Knowledge — 5 months ago

What is Genealogy and How to Find Your Family Roots

by Rick J.

Genealogy, Genealogy Definition, Genealogy Test

Genealogy and Family Heritage Explained 

What is genealogy?

In Greek “Genos” means “birth” and “logos” means science. Genealogy is the study to trace one’s ancestors, their cultural, chronological and demographical origins as far back as possible. Information collated includes names and the birth, marriage and death dates and locations of each generation. Genealogy is a science that studies and documents certain details of one’s ancestors. Research can be carried out by anyone interested in knowing about their ancestors or by a professional genealogist.

Types of Genealogy

  • Ascending genealogy – is a search for one’s ancestors
  • Descending genealogy – is a search for one’s descendants
  • Probate/ Estate genealogy – is a search for a deceased person’s next of kin or heir
  • Agnatic genealogy – is a search for the male ancestors
  • Cognitive genealogy – is a search for ascendant and descendants who don't have the same last name
Genealogy

How to find your Family Roots

Choose an Online Genealogical Database
The initial step is to find an online genealogical database. The largest is Ancestry.com with over 60 million family trees and over 16 billion historical documents. Ancestry.com and RootsMagic both have companion mobile apps. You can access and edit your family tree, hunt for relatives and receive notifications from the Hints tool whenever Ancestry.com finds a prospective match to someone in your tree. Family members can also be added on directly from Facebook itself. There are a host of other features that the app offers.

Homes are Treasure Troves
Charity begins at home and so should a search for your family roots. Some of the best places to commence your quest is in the basement, attic, and cupboards of your ancestral or in the absence of one, your current home.  Search in relative’s homes too and involve them in the process if they are interested. Homes can be treasure troves for photographs, old letters, journals, diaries, and other invaluable memorabilia.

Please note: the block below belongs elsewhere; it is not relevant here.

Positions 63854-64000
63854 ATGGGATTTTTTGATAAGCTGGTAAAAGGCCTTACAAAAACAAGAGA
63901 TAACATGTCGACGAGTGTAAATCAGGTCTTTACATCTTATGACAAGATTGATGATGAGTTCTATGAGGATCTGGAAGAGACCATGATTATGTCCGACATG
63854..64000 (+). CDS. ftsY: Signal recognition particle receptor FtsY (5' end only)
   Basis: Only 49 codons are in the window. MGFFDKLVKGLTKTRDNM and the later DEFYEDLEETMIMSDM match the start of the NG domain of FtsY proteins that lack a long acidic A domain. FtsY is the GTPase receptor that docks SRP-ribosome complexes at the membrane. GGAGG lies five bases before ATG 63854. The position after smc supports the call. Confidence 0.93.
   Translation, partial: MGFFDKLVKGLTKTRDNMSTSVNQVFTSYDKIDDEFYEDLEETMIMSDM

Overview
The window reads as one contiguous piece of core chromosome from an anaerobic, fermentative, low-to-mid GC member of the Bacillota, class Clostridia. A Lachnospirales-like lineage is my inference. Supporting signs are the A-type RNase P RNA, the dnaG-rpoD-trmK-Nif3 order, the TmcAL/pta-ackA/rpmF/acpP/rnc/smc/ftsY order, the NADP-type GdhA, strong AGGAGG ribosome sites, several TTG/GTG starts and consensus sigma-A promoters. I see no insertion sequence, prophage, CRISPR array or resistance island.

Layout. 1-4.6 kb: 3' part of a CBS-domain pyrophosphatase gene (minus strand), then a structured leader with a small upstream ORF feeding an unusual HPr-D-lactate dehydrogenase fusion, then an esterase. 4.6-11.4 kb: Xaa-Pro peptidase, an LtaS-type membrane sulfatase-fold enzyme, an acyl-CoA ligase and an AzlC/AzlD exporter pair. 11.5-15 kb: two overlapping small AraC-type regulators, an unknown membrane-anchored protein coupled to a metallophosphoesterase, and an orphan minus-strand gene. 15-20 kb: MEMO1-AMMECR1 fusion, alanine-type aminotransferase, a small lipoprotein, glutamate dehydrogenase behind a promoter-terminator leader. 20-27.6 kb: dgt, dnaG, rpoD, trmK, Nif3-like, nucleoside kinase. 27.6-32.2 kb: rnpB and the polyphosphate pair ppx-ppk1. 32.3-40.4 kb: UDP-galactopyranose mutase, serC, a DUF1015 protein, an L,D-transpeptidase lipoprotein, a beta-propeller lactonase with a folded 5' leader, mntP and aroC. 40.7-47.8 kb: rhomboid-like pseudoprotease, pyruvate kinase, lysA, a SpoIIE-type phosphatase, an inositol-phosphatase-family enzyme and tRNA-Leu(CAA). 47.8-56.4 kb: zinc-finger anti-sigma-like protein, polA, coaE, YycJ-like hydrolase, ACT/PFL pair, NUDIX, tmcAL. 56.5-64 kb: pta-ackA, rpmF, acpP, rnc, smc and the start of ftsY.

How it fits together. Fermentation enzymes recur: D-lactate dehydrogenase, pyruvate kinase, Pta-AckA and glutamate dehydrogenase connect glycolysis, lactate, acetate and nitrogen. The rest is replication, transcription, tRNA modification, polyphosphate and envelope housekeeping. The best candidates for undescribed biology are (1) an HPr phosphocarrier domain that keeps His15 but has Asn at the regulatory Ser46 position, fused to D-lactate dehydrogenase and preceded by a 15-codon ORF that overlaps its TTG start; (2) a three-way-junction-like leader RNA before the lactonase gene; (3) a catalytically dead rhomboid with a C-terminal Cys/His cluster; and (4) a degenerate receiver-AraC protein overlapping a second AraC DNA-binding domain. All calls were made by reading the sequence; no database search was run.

Speak with your elders
Digitally record and document any information you garner from your relatives like people and places in photographs, stories passed down through generations, etc. The information you gather will come in handy when you need to refresh your memory or to later add detail here or there to your family tree. Generic data you need to collect will be about ethnicity and all-important dates (birth, marriage death) as well as their location.

Use online genealogy websites and information
Armed with all the information you’ve painstakingly collected, go to Ancestry.com, FamilySearch.org or Archives.com. Browse any genealogical material they have to offer.  From books to microfilm, microfiche to publications, the resources are endless.

Genealogy Definition
Genealogy DNA Test
National Geographic’s DNA ancestry kit Geno 2.0 d Ancestry.com’s AncestryDNA are popular DNA tests, which will provide an abyss of information you probably will not find anywhere else. Choose a DNA service that has a larger database of customers, offers free sample storage for later testing if required and online tutorials and support.

Social networking
Get on Facebook, Pinterest, and Twitter and connect with relatives who you have been out of touch with or have never even met. They could probably help you learn more.

Ancestral hometown
Identify and visit places in your ancestral hometowns like libraries and public archives where you can gather more invaluable information.

Save it for posterity
For All Time: A Complete Guide to Writing Your Family History by Charles Kempthorne and You Can Write Your Family History by Sharon DeBartolo Carmack are excellent guides to help you document all your research and findings.

Never stop searching
The further back in time you travel, the more ancestors you will probably find. If you have the time and inclination, researching your family roots can be an extremely rewarding experience.  Writing your family history will help you share it with generations to come long after you’ve gone.

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